Having worked for two startups I was not surprised to see glass enclosed server room positioned prominently to the side of the main work area. After all this a customer centric facility where select Microsoft customers are invited to spend time with the best and the brightest Microsoft hands-on technologists.
But it was not the stacks of the latest hardware with its neatly tucked cables in dust free racks that impressed me. Not even the myriad gizmos such as a touch screen HP's desktop and a Microsoft Surface. What impressed me are the people who worked at the Microsoft Technology Center in Silicon Valley on my recent trip in July 2009.
For the duration of the weeklong stay the hosts ensured that all our activities stayed within the scope of the business problem we defined on day one. And that's the key. The hosts took time to understand the business and concrete problems in the context of an end-to-end scenario. They adapted quickly to our team's terminology and collectively the whole team defined the agenda and measureable goals for the week.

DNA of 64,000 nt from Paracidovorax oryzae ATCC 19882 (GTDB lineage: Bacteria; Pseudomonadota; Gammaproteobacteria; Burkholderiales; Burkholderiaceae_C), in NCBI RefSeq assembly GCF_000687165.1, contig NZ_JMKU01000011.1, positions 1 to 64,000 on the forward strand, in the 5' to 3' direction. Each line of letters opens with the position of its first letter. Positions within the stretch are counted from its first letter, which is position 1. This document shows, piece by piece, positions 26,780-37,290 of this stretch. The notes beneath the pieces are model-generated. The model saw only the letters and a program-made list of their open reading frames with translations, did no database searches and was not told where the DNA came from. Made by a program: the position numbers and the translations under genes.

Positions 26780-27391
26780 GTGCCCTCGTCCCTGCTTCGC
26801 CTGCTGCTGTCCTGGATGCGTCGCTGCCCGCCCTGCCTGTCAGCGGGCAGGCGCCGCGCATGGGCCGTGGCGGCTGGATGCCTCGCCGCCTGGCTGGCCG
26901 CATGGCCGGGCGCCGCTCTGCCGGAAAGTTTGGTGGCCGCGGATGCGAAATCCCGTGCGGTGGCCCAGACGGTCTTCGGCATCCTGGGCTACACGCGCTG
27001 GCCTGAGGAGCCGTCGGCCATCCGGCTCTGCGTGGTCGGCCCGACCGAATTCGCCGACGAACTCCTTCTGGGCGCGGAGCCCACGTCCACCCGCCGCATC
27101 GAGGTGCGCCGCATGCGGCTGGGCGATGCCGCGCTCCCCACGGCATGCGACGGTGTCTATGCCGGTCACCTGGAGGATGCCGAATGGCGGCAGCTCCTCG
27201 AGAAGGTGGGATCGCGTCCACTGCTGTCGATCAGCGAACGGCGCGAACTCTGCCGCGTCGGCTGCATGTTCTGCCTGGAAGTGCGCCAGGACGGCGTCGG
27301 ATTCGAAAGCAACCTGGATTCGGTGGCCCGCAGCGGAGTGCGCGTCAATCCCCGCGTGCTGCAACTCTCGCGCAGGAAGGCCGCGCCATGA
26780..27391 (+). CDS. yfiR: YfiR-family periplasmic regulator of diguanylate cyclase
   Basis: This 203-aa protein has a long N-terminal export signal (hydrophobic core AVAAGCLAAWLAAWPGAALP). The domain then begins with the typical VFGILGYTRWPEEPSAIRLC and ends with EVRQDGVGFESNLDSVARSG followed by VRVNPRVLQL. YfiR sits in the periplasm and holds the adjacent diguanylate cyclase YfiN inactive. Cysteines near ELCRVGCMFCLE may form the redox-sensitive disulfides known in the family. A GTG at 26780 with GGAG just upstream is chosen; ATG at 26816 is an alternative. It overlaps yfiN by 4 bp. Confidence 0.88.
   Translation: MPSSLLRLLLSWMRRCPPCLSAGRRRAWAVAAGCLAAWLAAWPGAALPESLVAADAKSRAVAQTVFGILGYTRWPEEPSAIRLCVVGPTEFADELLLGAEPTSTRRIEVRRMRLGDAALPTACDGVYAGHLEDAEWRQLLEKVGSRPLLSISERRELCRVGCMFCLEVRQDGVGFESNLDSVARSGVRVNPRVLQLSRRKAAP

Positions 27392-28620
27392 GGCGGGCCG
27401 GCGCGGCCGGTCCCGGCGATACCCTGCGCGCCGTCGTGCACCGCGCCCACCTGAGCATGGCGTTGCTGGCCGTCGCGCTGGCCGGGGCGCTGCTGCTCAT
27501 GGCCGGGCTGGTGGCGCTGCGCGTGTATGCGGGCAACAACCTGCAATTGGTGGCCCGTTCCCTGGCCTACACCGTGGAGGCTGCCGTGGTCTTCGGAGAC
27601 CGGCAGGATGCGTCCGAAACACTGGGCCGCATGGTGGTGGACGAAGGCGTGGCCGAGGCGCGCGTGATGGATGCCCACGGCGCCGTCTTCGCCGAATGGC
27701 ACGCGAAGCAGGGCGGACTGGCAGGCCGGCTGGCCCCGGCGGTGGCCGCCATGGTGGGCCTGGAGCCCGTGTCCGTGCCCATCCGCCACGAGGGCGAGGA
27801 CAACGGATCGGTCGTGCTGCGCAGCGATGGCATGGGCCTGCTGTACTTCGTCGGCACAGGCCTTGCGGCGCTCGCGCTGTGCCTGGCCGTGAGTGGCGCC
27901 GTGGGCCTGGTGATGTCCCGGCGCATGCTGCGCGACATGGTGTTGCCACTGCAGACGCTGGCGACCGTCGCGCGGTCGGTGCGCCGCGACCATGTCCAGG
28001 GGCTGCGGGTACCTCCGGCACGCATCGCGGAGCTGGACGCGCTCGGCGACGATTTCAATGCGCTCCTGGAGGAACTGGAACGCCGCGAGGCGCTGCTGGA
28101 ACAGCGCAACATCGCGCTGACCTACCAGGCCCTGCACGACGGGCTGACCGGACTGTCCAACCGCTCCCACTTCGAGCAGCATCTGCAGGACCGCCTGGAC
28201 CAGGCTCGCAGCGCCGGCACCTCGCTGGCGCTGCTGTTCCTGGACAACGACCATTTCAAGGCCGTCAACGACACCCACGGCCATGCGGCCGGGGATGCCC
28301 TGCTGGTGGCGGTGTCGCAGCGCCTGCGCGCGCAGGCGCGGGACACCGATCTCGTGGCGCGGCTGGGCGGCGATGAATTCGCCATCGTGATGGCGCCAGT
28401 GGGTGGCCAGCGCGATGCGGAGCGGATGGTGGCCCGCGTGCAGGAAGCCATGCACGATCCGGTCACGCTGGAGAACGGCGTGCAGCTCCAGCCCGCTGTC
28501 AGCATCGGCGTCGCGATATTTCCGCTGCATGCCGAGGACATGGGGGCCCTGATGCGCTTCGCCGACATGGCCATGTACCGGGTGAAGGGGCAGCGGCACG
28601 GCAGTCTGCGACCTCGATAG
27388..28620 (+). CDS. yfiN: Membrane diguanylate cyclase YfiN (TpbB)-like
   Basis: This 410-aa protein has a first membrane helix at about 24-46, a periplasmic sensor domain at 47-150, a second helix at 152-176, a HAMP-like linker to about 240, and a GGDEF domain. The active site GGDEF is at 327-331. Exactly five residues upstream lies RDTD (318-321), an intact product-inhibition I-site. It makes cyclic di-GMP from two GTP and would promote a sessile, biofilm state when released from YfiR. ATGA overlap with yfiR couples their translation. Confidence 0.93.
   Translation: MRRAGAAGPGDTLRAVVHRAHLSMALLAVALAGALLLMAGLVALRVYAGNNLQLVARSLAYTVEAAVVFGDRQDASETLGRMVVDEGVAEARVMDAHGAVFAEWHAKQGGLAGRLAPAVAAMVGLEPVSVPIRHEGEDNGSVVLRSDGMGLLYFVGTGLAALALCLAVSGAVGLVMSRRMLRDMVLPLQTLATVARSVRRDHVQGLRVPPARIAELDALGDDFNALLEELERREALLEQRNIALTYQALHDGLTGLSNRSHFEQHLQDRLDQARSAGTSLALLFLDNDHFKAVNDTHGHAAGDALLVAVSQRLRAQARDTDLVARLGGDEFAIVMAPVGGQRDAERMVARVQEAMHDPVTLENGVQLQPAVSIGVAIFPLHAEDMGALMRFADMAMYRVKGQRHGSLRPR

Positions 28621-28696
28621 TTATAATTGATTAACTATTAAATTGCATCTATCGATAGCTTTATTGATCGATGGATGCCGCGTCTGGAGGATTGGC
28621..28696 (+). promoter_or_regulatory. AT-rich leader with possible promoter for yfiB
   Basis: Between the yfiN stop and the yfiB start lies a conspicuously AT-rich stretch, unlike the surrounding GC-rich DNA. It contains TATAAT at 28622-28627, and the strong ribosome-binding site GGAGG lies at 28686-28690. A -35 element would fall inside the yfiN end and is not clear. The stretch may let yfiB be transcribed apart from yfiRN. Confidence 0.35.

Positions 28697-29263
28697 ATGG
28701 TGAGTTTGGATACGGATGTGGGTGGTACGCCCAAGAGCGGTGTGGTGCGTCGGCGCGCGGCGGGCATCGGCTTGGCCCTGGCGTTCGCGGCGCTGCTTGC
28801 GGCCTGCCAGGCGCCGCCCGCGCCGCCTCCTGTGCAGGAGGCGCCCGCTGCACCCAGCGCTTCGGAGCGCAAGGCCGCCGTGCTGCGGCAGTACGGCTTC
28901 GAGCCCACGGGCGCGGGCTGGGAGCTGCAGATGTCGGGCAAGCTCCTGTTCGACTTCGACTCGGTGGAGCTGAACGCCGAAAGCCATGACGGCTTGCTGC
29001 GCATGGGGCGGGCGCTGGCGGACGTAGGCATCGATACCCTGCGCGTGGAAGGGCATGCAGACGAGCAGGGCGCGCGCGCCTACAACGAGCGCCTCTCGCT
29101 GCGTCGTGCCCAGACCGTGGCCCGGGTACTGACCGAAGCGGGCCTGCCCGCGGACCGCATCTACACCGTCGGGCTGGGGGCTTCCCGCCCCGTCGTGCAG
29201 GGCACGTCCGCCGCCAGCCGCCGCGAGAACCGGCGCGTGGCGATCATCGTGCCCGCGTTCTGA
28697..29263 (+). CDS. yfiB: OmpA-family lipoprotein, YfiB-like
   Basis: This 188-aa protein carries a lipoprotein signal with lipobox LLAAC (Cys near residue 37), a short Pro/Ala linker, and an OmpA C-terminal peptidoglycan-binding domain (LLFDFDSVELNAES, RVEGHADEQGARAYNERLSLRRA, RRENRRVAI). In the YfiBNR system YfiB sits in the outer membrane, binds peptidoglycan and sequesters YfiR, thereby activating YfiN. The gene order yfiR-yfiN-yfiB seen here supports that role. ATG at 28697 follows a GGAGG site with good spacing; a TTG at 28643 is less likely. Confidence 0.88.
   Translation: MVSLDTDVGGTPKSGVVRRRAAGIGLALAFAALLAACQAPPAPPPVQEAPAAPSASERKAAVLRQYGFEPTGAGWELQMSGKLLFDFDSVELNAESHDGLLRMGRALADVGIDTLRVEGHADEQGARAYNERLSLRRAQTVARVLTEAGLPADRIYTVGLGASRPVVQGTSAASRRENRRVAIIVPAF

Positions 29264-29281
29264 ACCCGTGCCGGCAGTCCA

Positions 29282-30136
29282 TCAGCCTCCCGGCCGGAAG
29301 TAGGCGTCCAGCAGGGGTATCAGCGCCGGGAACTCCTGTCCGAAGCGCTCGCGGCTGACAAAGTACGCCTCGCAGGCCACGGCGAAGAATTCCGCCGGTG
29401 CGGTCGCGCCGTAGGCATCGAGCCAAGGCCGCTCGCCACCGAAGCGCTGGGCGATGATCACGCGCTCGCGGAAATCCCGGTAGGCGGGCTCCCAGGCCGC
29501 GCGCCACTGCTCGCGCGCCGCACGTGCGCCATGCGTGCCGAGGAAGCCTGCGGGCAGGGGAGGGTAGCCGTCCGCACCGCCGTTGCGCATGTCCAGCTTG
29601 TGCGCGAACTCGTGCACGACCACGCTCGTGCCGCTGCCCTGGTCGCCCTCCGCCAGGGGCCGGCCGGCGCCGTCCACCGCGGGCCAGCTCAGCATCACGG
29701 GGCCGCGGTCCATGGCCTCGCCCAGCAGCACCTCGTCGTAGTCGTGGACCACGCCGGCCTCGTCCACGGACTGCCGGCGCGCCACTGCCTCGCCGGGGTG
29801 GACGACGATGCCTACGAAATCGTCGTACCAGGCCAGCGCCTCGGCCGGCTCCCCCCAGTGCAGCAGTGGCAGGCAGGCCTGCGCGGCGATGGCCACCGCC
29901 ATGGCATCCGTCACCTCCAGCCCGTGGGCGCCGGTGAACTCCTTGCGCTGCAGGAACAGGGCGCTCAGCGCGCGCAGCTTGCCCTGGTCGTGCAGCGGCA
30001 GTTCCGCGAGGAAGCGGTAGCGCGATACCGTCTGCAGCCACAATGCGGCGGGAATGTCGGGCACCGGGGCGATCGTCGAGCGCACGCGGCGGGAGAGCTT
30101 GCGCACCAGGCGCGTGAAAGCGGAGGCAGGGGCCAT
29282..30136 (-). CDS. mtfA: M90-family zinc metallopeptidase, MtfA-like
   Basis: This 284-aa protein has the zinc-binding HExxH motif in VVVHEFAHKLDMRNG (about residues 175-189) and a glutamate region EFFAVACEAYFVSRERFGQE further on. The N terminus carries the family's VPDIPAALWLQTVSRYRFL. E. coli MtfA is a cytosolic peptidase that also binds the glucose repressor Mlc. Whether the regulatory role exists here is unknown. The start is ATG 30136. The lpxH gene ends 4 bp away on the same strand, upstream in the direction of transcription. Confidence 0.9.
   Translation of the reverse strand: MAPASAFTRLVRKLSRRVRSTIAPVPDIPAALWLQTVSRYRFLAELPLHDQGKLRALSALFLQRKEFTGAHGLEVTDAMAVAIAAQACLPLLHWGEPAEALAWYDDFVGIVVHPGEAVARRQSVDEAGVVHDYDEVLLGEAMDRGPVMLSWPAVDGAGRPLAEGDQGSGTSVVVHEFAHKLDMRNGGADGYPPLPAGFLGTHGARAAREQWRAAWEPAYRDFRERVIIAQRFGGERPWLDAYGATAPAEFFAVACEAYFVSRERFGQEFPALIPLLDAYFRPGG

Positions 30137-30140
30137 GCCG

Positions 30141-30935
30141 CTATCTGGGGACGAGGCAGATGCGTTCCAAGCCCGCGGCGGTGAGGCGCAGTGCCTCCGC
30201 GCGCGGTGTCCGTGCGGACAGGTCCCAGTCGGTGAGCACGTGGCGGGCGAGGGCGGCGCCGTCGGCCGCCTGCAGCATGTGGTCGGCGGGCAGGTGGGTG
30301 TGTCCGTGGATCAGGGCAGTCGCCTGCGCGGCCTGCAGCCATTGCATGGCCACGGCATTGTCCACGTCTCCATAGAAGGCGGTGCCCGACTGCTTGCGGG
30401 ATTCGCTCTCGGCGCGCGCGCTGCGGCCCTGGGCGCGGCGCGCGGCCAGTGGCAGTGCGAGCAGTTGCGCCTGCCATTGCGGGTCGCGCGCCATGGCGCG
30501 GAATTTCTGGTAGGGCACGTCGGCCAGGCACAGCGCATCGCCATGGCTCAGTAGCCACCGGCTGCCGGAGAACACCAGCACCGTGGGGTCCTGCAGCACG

When iteratively defining architecture for a solution it's imperative to define a core scenario that represents the essence of the solution. Structure your scenario in such way that you can bolt-on complexity as discussion progresses. For a proof of concept solution that we built at Microsoft Labs we were able to see how various degrees of complexity could be addressed as solution concept evolved. These "complexities" can be classified as either constraints, functional requirements, or quality attributes.
In our case the goal was to capture the overall wholeness of the solution at the expense of not implementing all organization's constraints and all desired quality attributes. However seeing all segments of a solution in action as part of an end-to-end scenario is a huge achievement itself. And that's worth the trip to a Microsoft Technology Center (in Silicon Valley).
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